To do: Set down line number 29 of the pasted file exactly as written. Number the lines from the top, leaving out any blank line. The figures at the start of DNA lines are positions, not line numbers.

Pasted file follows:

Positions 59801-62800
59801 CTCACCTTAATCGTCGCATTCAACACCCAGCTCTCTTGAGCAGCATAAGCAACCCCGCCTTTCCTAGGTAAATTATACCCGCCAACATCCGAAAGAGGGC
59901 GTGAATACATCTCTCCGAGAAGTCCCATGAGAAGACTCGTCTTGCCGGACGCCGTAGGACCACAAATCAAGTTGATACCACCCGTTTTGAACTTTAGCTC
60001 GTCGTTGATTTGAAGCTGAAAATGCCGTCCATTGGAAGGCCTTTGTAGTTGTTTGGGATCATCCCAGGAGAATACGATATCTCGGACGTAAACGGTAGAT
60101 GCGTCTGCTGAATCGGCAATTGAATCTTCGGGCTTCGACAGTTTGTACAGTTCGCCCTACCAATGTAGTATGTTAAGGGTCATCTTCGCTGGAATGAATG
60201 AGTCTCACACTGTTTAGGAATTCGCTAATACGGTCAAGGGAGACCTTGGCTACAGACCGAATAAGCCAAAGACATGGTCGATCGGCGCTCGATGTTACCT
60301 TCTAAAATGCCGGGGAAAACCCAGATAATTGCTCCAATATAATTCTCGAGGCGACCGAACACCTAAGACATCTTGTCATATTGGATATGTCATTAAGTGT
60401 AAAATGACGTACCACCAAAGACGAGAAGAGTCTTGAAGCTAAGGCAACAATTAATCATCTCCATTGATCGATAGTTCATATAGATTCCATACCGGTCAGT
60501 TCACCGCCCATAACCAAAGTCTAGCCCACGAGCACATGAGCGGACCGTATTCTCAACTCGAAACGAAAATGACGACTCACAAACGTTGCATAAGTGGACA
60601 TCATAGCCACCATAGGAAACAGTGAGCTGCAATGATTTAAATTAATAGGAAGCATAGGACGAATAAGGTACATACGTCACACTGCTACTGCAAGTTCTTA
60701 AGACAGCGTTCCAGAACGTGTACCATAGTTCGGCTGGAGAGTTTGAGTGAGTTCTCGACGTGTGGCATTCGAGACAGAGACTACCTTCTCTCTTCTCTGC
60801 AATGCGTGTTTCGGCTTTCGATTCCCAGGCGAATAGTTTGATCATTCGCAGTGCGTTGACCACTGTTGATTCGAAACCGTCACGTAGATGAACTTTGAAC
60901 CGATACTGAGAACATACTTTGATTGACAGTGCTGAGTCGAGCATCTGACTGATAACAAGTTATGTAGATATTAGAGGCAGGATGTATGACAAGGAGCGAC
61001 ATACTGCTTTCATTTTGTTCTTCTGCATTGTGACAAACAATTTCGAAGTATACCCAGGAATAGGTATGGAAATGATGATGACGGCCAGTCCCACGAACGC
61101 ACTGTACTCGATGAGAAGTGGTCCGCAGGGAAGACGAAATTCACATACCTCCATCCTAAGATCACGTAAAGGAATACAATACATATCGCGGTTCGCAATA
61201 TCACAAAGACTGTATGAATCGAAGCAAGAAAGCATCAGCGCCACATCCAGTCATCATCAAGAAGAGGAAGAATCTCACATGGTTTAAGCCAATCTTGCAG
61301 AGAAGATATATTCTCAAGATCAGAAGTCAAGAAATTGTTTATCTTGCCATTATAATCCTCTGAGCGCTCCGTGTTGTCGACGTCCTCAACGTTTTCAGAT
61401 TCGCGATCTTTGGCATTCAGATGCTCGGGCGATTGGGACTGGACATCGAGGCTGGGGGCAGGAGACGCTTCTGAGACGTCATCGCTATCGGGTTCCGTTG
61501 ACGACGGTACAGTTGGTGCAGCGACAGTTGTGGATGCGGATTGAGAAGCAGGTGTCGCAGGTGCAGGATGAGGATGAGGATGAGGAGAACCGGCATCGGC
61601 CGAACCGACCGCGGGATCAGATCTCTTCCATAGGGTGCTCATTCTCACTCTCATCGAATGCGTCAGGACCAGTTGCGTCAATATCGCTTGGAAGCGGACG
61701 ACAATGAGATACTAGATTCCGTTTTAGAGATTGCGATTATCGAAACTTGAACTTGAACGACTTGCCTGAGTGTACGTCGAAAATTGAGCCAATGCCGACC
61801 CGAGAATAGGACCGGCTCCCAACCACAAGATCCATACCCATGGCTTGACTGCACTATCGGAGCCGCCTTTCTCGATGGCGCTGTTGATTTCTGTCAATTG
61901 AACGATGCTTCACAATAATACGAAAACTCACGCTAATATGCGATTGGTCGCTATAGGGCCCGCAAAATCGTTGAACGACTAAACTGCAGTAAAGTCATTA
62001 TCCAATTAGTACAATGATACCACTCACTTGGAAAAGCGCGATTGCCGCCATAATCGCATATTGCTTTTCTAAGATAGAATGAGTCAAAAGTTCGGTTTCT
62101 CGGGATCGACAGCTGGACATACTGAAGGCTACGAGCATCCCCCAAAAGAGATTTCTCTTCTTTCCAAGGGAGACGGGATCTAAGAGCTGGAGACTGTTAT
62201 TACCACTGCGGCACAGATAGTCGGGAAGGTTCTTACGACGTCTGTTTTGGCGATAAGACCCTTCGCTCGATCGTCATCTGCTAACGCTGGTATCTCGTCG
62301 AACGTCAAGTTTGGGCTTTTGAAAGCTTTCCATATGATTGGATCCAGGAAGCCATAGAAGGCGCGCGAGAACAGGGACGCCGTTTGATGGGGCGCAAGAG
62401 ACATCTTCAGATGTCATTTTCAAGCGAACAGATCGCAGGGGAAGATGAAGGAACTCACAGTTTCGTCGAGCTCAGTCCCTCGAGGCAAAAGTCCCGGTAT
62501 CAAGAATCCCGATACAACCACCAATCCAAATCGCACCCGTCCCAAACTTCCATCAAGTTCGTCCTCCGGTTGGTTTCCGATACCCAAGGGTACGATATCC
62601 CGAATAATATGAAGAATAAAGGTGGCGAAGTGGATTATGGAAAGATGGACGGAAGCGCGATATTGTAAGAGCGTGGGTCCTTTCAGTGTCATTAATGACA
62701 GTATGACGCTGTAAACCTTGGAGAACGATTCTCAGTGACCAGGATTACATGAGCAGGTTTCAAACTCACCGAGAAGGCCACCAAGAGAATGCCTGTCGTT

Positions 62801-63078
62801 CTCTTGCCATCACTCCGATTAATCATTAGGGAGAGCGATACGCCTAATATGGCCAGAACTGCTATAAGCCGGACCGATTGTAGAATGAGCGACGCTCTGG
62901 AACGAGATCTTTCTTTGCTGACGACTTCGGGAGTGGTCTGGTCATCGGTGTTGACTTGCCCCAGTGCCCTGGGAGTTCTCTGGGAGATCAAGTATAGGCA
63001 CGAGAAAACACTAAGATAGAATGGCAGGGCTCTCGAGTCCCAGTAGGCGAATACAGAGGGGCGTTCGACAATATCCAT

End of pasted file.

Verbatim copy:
62501 CAAGAATCCCGATACAACCACCAATCCAAATCGCACCCGTCCCAAACTTCCATCAAGTTCGTCCTCCGGTTGGTTTCCGATACCCAAGGGTACGATATCC